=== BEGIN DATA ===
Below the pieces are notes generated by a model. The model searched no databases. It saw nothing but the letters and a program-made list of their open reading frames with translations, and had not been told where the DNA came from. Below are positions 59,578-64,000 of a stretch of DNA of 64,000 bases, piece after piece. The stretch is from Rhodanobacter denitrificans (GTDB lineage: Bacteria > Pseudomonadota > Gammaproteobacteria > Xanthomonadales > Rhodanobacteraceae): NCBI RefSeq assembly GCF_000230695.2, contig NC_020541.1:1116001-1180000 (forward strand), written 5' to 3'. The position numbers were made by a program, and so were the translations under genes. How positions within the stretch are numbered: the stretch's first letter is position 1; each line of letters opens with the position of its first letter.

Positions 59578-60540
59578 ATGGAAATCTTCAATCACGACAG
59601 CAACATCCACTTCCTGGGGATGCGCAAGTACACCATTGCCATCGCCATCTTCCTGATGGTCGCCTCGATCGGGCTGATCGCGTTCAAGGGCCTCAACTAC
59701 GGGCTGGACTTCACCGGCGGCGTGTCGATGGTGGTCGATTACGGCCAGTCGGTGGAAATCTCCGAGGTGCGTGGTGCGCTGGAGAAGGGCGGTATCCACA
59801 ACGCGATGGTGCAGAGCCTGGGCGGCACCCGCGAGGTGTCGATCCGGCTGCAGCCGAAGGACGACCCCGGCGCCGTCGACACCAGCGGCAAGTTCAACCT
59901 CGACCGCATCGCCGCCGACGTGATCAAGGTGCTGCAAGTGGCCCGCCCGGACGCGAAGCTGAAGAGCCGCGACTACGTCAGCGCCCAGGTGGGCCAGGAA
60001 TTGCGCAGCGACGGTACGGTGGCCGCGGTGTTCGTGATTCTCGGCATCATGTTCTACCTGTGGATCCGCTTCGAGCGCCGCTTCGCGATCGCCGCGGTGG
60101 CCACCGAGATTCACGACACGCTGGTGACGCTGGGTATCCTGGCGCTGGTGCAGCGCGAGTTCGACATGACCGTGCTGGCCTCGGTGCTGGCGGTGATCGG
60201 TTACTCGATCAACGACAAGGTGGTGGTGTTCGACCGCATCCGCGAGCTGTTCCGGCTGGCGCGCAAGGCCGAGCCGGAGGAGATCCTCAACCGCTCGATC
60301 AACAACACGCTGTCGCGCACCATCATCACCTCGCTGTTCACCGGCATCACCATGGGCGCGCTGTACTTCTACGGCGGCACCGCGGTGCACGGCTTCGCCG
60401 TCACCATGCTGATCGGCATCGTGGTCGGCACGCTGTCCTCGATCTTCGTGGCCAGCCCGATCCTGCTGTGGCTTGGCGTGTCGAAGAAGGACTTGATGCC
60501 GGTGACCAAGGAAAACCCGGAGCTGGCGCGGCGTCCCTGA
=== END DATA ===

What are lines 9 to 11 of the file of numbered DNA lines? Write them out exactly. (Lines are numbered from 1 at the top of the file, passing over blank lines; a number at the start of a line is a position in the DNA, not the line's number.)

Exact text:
60101 CCACCGAGATTCACGACACGCTGGTGACGCTGGGTATCCTGGCGCTGGTGCAGCGCGAGTTCGACATGACCGTGCTGGCCTCGGTGCTGGCGGTGATCGG
60201 TTACTCGATCAACGACAAGGTGGTGGTGTTCGACCGCATCCGCGAGCTGTTCCGGCTGGCGCGCAAGGCCGAGCCGGAGGAGATCCTCAACCGCTCGATC
60301 AACAACACGCTGTCGCGCACCATCATCACCTCGCTGTTCACCGGCATCACCATGGGCGCGCTGTACTTCTACGGCGGCACCGCGGTGCACGGCTTCGCCG